And therein lies the problem with presenting partial ballets. I think I would have appreciated this ballet far more if I had been able to experience the full progression of the story, music, and choreography. Instead, it just didn’t have the impact I had hoped. Which is a shame because the technique on display was magnificent. Especially the pointe work—my god, the pointe work. Courtney Elizabeth stood out among the soloists, and both Frances Chung as Raymonda and Taras Domitro as Jean de Brienne were fantastic, particularly in their own challenging solos.

Lorena Feijóo and Vitor Luiz in Ibsen’s House. Photo by Erik Tomasson.

Lorena Feijóo and Vitor Luiz in Ibsen’s House. Photo by Erik Tomasson.

The next piece on the program was Ibsen’s House, first created by Val Caniparoli for the New Works Festival in 2008. Although the concept sounded interesting, this work was the replacement piece for the new Possokhov, so I was a little wary. Naturally, I loved it. Even the woman in the row in front of me hacking up a lung through much of the second half (thankfully she did not return after intermission) couldn’t ruin this.

Ibsen’s House highlights five female characters out of the works of Henrik Ibsen, notably the eponymous Hedda Gabler and Nora from A Doll’s House, and showcases what I feel is the strength of this company—the depth in the field of female principals and soloists. Even corps member Charlene Cohen performed admirably as Mrs. Alving in the introduction to the Ghosts section, which had particularly unusual and interesting movements. Lorena Feijóo, a new-to-me principal who recently returned from maternity leave, was a revelation as Hedda Gabler.

The stark set, which consisted primarily of a huge full-length window upstage (house left), highlighted the modernist, Scandinavian-ness of Ibsen’s plays. I thought this window, which was covered by a sheer curtain, was used effectively as dancers occasionally appeared behind it in the background, emphasizing the frustration and distance expressed by the couples downstage. Finally, the music was gorgeous—three movements from Antonín Dvořák’s Piano Quintet No. 2 in A major. I must get a recording of this soon.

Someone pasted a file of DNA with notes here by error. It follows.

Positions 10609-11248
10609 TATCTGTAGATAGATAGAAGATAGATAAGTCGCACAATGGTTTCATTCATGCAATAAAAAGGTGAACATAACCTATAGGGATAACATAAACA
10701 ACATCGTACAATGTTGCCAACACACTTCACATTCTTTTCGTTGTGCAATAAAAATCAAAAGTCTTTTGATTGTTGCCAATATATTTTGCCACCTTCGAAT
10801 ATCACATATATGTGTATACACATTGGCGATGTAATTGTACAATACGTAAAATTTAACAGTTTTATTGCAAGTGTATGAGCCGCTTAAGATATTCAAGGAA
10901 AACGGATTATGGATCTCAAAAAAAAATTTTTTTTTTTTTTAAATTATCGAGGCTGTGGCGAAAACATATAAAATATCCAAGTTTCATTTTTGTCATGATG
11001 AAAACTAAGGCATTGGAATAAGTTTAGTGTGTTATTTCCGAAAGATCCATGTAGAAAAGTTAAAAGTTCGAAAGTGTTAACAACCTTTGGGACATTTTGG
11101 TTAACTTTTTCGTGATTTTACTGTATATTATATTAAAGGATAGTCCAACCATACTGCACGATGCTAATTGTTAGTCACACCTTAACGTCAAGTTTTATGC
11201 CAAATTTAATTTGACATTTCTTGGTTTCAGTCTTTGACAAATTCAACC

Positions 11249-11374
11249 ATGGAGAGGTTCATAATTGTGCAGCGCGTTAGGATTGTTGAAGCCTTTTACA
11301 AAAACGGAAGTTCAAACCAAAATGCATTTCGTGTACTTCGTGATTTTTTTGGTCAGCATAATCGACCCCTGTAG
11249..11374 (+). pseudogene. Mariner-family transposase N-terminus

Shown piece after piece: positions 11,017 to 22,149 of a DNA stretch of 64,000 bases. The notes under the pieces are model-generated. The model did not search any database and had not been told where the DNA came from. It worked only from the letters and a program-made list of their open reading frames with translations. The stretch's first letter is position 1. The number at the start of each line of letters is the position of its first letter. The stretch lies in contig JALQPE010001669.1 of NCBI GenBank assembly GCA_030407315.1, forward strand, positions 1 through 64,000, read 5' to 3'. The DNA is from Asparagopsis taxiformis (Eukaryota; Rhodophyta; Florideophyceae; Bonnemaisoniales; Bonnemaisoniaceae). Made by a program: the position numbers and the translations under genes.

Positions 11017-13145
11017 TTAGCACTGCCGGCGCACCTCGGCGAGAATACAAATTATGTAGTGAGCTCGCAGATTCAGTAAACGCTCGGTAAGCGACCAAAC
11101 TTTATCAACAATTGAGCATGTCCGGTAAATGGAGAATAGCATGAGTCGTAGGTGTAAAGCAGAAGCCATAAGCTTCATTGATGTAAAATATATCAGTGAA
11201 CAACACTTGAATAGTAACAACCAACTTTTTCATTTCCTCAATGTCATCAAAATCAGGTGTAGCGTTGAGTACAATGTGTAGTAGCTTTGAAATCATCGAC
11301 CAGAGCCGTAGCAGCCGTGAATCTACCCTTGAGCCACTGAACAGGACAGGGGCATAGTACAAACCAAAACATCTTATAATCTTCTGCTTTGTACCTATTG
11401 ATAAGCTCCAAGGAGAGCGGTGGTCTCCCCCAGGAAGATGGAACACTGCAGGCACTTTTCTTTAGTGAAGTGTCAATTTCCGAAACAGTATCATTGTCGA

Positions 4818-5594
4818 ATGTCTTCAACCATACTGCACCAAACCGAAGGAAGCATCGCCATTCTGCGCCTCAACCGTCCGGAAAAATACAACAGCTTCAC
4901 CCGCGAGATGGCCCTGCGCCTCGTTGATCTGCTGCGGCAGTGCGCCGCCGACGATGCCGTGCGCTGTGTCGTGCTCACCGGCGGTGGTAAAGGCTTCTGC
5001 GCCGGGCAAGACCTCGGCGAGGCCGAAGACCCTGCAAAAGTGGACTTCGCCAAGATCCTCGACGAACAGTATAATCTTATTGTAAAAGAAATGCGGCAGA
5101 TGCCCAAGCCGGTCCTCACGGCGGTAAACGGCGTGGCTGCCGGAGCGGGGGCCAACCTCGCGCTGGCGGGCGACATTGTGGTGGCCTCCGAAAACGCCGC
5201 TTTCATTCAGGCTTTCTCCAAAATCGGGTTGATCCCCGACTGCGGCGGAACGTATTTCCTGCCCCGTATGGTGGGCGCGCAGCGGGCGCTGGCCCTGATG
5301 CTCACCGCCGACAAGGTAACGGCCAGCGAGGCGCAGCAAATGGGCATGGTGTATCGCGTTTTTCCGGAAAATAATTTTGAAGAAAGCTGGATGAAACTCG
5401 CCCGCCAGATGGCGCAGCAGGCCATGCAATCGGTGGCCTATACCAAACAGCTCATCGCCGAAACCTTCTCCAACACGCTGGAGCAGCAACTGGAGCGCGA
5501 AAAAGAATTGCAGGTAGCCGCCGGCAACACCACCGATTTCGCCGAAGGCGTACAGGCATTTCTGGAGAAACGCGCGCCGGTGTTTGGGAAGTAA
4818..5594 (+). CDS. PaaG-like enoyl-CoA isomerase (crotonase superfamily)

Courtney Elizabeth in Ibsen's House. Photo by Erik Tomasson.

Courtney Elizabeth in Ibsen’s House. Photo by Erik Tomasson.

The last section of the program, Edwaard Liang’s Symphonic Dances, was a repeat from last season, although I hadn’t seen it before personally. For all that Ibsen’s House made me willing and eager to see more mixed programs, this piece reminded me why I usually don’t enjoy them. Even with both Yuan Yuan Tan and Maria Kochetkova as featured dancers, I just couldn’t get into this one. Partly it was the music (Rachmaninov), but mostly it was because it just didn’t go anywhere, and yet took far too long to do it.

So this mixed bill had very mixed results. Here’s hoping Cinderella lives up to the hype and the promise of Prokofiev’s score.